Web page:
# What's the point of a key-value pair in a binary search tree?

What exactly is the point of having a key-value pair in a binary search tree? Can someone give an example of one such instance? Because in the stl set container, I don't explicitly assign a key-value pair.

I'm new to BSTs.

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A key could be a simple value used to insert, find or delete a node from the tree. Value could be the data a node holds. For example, a key can be username while value can be user information like Name, surname, age, location, preferences ...

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So can you do a query like "how many people are under 65 years old with a name starting with b through x?" – user1959272 Jan 8 '13 at 20:20
Yes. The key helps find people starting with b through x. You need extra check on those people for their age. This can be easy to check while traversing from b to x – Hassan TM Jan 8 '13 at 20:34
So it's linear in the amount of reported nodes? – user1959272 Jan 8 '13 at 20:54
If there are 5 people between b ad x then you have to check 5 times. – Hassan TM Jan 8 '13 at 20:57

BST is built to provide quick querying on a specific property of a treeNode.

If I want to get the staffs whose salary is higher than \$100,000.

Build the BST, use salary as key of the tree nodes and put other information like age, address, whatever in the value.

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The purpose of the key is that given some node `S` as a starting point all nodes (and their keys) to the left of `S` are less than the key value of `S` and all nodes (and their keys) to the right of `S` are greater than the key value of `S`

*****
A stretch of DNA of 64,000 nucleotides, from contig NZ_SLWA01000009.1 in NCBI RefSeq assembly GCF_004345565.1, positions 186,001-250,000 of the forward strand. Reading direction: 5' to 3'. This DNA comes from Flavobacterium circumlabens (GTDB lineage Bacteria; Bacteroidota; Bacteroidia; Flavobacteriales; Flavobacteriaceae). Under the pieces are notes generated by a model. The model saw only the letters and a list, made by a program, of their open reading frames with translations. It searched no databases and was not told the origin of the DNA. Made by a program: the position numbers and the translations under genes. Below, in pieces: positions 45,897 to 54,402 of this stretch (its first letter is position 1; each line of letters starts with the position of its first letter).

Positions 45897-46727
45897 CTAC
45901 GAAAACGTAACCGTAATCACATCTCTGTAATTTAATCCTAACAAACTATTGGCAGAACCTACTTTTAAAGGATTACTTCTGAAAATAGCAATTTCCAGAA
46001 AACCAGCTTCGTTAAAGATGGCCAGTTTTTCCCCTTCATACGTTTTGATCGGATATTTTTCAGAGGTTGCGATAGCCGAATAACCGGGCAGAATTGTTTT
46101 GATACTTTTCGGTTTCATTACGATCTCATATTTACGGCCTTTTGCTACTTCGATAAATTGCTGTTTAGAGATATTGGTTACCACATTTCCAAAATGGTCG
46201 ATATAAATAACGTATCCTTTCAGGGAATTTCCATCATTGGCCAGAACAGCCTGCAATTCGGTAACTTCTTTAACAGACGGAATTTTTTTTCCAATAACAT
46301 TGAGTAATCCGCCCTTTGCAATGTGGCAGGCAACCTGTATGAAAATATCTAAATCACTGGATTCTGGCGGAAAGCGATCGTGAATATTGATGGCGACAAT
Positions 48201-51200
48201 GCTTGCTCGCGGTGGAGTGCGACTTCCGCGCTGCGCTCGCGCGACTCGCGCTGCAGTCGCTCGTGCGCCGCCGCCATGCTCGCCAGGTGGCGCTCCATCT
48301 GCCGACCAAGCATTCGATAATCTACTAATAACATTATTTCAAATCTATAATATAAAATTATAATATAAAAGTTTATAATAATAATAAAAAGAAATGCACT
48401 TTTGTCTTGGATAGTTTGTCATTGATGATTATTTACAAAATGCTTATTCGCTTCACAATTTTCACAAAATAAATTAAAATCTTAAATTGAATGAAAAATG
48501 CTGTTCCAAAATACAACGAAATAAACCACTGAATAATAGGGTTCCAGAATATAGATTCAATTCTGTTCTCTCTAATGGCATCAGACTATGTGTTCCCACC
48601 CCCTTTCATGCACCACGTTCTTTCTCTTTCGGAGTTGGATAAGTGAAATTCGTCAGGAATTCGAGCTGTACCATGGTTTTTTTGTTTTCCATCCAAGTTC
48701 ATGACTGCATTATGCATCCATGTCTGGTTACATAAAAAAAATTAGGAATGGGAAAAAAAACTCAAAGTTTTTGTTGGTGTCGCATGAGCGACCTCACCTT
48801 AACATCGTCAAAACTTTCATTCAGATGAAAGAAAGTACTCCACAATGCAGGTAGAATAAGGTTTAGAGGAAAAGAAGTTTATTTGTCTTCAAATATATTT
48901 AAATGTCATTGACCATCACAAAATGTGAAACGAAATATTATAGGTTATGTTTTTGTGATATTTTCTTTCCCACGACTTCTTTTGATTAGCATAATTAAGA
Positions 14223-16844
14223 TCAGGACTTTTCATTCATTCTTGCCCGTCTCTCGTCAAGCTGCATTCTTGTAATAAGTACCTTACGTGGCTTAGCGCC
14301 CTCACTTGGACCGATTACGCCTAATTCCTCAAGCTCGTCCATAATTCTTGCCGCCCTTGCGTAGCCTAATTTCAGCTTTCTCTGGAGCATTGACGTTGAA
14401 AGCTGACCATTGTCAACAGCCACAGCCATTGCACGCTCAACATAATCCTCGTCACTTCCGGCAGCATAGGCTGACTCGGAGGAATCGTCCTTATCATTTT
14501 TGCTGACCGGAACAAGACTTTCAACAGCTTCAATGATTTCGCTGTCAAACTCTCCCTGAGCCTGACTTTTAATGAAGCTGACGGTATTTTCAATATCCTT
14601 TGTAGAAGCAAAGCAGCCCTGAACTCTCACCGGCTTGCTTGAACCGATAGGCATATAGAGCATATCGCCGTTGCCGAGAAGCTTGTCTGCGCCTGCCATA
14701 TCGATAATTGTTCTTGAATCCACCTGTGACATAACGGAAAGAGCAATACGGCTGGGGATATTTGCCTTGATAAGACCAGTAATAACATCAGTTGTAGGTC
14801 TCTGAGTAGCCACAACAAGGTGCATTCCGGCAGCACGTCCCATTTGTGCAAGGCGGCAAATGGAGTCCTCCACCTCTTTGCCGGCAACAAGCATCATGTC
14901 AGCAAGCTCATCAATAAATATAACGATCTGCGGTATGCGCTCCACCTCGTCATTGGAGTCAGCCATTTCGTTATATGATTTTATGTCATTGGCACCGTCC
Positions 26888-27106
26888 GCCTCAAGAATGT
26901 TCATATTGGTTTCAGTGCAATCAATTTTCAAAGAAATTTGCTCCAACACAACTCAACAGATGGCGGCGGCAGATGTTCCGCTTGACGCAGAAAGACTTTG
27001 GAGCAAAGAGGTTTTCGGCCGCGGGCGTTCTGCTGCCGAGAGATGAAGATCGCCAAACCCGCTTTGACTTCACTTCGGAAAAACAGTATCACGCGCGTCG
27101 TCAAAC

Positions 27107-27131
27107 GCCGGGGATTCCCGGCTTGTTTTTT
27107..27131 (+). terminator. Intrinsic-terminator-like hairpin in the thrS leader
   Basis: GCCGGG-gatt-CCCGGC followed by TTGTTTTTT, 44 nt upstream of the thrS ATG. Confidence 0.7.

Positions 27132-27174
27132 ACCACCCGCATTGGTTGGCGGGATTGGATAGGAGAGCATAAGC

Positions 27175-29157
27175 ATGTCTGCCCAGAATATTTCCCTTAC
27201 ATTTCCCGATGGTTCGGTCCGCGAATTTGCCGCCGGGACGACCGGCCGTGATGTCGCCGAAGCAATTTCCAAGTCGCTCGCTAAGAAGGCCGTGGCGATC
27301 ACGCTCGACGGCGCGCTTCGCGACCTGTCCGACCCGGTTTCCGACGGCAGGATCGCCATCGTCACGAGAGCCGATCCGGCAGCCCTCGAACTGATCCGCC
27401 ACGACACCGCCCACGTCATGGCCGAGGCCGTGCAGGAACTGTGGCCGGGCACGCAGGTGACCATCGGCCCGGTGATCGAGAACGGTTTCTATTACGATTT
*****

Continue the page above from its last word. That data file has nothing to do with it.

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Yeah but wouldn't you usually want the key to be the same as value? (Eg the stl set). What would be the benefits of differentiating them? – user1959272 Jan 8 '13 at 20:27
@user1959272 why would you want to store duplicate data? – Woot4Moo Jan 8 '13 at 20:36

Same as any data structure using (key, value) pairs: you probably want to be able to access value data while referencing each value by its key. All that not using a hash of the value gets you is some additional flexibility. Not sure what you mean by "point"... languages give you tools to solve problems in different ways, and if one of those ways is using (key, value) pairs in a binary search tree, why not use it?

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